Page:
GABC Pictures Black Austin
#iamblackaustin showcases a diversity of black Austinites
When first asked to consider the top job at the Capital City African-American Chamber of Commerce, Natalie Cofield wasn't interested. "I didn't want to move to Texas," recalls Cofield, who has now been president of the chamber – today called the Greater Austin Black Chamber of Commerce – for three and a half years. "It was no disrespect, but you know, I'm a New York woman," she says. "It's kind of a hard sell sometimes for Northeasterners."
At age 29, having been declared a "Top 30 Under 30" by Ebony magazine and a "Top 40 Under 40" by her alma mater, the Howard University Business School graduate was not hard up for a job, much less did she feel compelled to restart her life in an unfamiliar place in the South. But then she found out about Austin. "Austin is Silicon Hills, what? Facebook is there? I had no idea about any of this stuff," she says.
With more than 100 people moving here each day, Cofield wasn't the first young professional lured by Austin's charm. Yet, while following one demographic trend, Cofield was bucking another, as an African-American moving to the city rather than away from it. As has been much publicized recently, Austin is the only city of its size to be losing black residents even while its overall population balloons. Not only are longtime black residents getting priced out of Austin's prosperity, but African-Americans in general are increasingly absent from the broader cultural narrative of what Austin is as a community. Cofield hopes to help change that narrative.
"East Austin was a geographical hub of what would be considered quote 'blackness,'" she says. "Well, East Austin has significantly changed, and how do you still fill the sense of community for people who don't have a geographical base of what that means historically?" GABC's answer to that question is #iamblackaustin, a social media campaign and portrait series showcasing a diversity of black Austinites – from skateboarders and hipsters, to East Austin retirees, West Lake families, tech entrepreneurs, doctors, pastors, and more. "It's important for people to see the multidimensionality," says Cofield. "And then for that community itself to see that, too."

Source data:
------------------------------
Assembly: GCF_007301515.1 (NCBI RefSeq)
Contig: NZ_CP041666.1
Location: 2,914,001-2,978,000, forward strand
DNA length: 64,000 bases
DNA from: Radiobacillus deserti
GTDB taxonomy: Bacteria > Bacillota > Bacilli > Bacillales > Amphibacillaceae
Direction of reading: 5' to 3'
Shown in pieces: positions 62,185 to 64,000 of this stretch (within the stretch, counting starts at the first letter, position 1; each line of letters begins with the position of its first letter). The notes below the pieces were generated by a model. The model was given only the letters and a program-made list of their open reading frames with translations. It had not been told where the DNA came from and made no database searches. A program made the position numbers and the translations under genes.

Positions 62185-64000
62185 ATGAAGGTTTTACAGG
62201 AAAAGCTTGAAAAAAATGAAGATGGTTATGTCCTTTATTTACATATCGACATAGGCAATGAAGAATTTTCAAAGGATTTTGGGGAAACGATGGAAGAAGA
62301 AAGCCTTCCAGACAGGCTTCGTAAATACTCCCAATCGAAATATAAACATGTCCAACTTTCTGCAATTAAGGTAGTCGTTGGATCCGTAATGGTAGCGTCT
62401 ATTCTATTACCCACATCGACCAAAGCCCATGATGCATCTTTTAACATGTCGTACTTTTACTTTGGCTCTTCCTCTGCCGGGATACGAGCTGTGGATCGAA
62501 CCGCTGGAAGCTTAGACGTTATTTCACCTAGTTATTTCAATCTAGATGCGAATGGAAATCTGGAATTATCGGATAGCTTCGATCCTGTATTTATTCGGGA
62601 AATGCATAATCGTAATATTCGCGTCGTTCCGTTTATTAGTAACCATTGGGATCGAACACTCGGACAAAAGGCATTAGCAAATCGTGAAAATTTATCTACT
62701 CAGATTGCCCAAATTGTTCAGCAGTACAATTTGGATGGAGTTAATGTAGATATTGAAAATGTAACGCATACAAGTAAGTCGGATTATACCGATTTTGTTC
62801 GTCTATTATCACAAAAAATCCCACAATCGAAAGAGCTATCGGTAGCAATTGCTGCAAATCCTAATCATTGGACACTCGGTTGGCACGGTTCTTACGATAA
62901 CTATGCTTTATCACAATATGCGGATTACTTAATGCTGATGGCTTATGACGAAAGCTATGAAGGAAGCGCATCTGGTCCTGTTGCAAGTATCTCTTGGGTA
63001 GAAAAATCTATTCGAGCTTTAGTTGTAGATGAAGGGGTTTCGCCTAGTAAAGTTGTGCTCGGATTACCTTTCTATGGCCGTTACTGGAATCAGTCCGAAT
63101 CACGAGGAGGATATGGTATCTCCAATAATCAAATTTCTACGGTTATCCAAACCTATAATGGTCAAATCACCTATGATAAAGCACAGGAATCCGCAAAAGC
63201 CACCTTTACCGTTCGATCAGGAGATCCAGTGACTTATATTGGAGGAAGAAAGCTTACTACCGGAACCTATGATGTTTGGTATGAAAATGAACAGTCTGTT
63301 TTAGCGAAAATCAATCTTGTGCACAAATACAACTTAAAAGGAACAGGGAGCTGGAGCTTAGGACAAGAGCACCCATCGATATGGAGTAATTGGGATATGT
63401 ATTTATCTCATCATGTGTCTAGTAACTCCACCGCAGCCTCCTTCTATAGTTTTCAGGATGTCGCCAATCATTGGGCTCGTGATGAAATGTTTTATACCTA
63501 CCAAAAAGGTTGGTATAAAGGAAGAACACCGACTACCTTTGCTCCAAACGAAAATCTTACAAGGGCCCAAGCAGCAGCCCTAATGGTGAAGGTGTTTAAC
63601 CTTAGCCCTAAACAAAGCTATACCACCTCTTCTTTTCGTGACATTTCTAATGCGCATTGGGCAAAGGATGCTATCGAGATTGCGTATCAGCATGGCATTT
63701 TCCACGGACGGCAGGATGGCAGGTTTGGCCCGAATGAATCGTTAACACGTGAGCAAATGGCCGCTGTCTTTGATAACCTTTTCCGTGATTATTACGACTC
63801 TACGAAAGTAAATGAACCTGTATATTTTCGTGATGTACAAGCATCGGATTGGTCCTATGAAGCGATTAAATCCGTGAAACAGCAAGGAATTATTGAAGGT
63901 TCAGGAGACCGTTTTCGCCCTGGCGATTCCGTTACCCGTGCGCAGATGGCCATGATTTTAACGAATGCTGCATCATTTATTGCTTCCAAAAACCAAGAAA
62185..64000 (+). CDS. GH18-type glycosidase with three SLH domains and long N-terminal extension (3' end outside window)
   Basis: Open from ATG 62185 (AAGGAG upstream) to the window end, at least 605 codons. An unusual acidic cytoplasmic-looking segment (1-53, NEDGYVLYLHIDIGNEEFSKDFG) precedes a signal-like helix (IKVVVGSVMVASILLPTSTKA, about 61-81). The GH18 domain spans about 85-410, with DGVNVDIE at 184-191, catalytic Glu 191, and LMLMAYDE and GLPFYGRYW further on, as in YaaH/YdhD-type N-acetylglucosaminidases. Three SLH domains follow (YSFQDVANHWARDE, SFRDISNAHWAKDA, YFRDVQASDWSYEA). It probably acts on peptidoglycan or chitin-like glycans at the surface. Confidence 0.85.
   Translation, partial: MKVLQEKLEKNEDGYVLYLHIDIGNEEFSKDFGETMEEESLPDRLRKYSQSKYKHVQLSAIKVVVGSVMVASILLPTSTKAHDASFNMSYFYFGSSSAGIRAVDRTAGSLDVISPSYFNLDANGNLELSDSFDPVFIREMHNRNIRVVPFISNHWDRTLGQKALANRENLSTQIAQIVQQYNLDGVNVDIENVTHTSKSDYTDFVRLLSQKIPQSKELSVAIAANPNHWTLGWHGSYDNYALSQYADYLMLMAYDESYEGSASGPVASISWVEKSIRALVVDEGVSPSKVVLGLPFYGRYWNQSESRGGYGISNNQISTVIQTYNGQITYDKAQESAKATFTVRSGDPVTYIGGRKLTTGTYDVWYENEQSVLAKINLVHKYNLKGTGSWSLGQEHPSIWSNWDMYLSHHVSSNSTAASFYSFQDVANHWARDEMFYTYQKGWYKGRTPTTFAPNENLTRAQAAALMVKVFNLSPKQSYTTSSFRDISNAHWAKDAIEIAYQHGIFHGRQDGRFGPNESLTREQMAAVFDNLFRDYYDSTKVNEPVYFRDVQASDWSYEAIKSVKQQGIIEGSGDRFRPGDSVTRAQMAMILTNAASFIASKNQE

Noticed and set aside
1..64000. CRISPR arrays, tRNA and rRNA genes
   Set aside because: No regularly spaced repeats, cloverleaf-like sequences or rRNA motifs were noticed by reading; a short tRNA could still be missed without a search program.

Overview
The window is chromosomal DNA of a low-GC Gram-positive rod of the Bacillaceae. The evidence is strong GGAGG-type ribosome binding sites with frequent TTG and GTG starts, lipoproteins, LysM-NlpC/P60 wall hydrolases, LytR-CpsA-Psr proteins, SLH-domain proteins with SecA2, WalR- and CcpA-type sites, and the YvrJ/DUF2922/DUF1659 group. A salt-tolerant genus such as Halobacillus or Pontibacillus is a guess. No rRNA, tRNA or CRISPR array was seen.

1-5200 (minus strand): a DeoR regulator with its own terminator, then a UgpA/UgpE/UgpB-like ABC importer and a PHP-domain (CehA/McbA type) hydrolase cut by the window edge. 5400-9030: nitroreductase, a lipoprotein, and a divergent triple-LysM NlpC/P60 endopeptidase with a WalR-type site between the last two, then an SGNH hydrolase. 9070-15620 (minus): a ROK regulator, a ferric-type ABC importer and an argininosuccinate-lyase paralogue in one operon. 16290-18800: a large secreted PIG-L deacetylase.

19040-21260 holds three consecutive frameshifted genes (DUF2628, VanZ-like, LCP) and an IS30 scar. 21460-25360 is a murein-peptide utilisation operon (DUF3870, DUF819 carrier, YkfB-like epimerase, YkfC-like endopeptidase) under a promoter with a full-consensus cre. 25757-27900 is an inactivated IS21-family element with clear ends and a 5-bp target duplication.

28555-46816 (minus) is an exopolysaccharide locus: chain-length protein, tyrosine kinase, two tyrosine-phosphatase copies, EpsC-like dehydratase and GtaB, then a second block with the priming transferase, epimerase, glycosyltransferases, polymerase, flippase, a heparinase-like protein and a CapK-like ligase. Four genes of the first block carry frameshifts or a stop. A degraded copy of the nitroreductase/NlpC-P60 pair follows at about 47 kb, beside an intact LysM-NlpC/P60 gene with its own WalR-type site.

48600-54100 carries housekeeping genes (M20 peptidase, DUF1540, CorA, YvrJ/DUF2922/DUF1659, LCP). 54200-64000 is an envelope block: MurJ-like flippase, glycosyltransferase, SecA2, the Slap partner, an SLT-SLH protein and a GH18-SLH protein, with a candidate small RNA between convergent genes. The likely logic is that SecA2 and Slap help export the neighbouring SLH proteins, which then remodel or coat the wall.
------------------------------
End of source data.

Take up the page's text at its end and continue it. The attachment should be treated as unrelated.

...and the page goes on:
The campaign's first portrait series features figures both well known (City Manager Marc Ott) and lesser known ("kidpreneur" Mikaila Ulmer of BeeSweet Lemonade). Many share their thoughts on Austin. Some describe their love of Austin's trails, food trucks, and music. Others share their concerns. Spoken word artist Ebony Stewart writes, "In Austin, I can go a whole day without seeing another black person."
Cofield hopes the campaign helps rebuild a sense of community. "Communities are collections of people with similar interests and objectives and goals, and they can form in the ether or in person," she says. If you follow the hashtag or visit the site, "You'll see black people are in this city – even though you may be the only black person you ever saw all day."
Portraits are on display online (www.iamblackaustin.org) and will be shown at the Dedrick-Hamilton House, 912 E. 11th, starting Feb. 16.